The Mail & Guardian is a proud news publisher with roots stretching back 35 years, and we’ve survived right from day one thanks to the support of readers who value fiercely independent journalism that is beholden to no-one. To help us continue for another 35 future years with the same proud values, please consider taking out a subscription.

Jan Gerber
Jan Gerber
Journalist & photographer. Parliamentary reporter for News24

Related stories

Khaya Sithole: Tsakani Maluleke’s example – and challenge

Shattering the glass ceiling is not enough, the new auditor general must make ‘live’ audits the norm here in SA

The shame of 40 000 missing education certificates

Graduates are being left in the lurch by a higher education department that is simply unable to deliver the crucial certificates proving their qualifications - in some cases dating back to 1992

Durban city manager says NPA erred in his bail conditions

The corruption-fraught metro is coming to grips with having a municipal manager who is on bail for graft, yet has returned to work

Why anti-corruption campaigns are bad for democracy

Such campaigns can draw attention to the widespread presence of the very behaviour they are trying to stamp out — and subconsciously encourage people to view it as appropriate

Former state security minister Bongo back in court

Bongo and his co-accused will appear in the Nelspruit magistrate’s court in Mpumalanga over charges of fraud, corruption and theft

Does the Expropriation Bill muddy the land question even further?

Land ownership and its equitable distribution has floundered. Changes to a section of the constitution and the expropriation act are now before parliament, but do they offer any solution?
Advertising

Subscribers only

The shame of 40 000 missing education certificates

Graduates are being left in the lurch by a higher education department that is simply unable to deliver the crucial certificates proving their qualifications - in some cases dating back to 1992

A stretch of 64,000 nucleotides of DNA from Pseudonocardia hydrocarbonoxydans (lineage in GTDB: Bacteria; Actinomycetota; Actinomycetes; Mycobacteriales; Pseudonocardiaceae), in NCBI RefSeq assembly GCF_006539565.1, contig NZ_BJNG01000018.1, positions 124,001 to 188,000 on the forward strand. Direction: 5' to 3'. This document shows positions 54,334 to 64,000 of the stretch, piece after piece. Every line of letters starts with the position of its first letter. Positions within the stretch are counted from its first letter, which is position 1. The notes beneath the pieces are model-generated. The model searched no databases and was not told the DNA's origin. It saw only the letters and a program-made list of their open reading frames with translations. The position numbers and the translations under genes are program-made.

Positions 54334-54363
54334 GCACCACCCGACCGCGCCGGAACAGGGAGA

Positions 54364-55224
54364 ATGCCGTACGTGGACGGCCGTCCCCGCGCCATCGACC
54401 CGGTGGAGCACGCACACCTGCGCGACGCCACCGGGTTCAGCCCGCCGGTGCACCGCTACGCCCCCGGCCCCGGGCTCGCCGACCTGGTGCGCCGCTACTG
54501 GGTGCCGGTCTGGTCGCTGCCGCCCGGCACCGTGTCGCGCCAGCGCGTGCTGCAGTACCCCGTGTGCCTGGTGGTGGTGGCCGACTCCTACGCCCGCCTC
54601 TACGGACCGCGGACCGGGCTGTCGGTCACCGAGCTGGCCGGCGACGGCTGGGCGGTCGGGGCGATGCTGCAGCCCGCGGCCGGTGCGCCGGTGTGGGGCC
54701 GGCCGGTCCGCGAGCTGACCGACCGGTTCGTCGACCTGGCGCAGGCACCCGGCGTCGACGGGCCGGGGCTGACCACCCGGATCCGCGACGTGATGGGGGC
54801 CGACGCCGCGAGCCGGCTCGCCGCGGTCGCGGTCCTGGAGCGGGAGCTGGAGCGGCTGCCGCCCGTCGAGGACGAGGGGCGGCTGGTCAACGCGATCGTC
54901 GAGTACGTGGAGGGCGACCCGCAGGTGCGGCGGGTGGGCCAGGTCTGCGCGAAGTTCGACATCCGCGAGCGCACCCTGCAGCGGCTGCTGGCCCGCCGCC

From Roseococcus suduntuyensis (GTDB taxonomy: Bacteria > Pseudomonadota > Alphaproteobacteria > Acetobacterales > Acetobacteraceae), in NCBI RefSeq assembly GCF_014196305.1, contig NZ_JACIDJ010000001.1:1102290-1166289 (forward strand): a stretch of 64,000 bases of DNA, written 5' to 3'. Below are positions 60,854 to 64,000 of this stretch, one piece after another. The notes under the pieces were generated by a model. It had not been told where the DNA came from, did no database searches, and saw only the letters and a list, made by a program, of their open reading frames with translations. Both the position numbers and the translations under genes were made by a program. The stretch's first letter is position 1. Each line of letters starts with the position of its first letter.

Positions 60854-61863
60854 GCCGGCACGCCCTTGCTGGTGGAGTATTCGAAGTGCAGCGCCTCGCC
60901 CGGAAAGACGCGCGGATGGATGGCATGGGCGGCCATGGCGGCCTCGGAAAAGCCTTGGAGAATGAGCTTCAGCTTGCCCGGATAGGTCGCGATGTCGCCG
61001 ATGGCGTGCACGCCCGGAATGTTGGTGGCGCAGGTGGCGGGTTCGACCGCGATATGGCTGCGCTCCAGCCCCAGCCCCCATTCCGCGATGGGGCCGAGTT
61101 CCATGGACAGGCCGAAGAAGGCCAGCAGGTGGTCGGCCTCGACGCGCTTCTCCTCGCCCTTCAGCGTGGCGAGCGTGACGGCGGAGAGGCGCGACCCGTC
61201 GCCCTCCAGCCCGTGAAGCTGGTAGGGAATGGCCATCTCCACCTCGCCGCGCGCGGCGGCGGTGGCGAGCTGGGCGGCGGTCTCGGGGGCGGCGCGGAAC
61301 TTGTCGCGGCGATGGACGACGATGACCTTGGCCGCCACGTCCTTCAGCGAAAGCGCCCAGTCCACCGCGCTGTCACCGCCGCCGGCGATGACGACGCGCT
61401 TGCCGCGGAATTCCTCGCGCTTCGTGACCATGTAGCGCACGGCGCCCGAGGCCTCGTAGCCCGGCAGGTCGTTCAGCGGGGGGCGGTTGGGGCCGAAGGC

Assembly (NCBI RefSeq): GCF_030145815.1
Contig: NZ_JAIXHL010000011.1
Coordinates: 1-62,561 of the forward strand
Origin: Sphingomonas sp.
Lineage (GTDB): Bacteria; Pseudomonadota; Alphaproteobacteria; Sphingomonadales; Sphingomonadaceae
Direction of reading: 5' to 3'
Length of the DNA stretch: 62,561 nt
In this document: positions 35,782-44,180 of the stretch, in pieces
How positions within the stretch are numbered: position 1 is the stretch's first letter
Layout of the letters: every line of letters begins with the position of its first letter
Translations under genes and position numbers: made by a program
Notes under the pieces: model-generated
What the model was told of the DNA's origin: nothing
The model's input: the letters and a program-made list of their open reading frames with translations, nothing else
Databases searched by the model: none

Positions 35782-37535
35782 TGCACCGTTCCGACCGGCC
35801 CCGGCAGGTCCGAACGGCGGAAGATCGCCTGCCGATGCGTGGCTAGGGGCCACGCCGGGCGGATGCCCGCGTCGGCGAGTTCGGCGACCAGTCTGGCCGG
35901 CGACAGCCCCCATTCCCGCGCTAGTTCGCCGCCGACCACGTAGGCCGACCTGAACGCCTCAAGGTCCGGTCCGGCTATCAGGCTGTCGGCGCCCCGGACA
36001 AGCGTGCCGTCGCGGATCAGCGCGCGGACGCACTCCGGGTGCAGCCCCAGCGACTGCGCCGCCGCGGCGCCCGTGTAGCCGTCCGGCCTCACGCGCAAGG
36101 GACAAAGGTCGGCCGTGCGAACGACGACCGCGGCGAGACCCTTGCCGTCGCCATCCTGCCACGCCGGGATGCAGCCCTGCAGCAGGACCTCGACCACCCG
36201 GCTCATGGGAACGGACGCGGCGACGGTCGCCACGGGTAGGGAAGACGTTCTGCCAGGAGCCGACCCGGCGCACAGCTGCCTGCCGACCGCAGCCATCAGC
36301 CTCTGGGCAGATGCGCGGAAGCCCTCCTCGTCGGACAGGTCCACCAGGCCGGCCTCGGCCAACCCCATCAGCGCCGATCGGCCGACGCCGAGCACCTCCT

The living nightmare of environmental activists who protest mine expansion

Last week Fikile Ntshangase was gunned down as activists fight mining company Tendele’s expansions. Community members tell the M&G about the ‘kill lists’ and the dread they live with every day

More top stories

Fifteen witnesses for vice-chancellor probe

Sefako Makgatho University vice-chancellor Professor Peter Mbati had interdicted parliament last month from continuing with the inquiry

Constitutional Court ruling on restructuring dispute is good for employers

A judgment from the apex court empowers employers to change their workers’ contracts — without consultation

Audi Q8: Perfectly cool

The Audi Q8 is designed to be the king in the elite SUV class. But is it a victim of its own success?

KZN officials cash in on ‘danger pay for Covid-19’

Leadership failures at Umdoni local municipality in KwaZulu-Natal have caused a ‘very unhappy’ ANC PEC to fire the mayor and chief whip
Advertising

press releases

Loading latest Press Releases…

The best local and international journalism

handpicked and in your inbox every weekday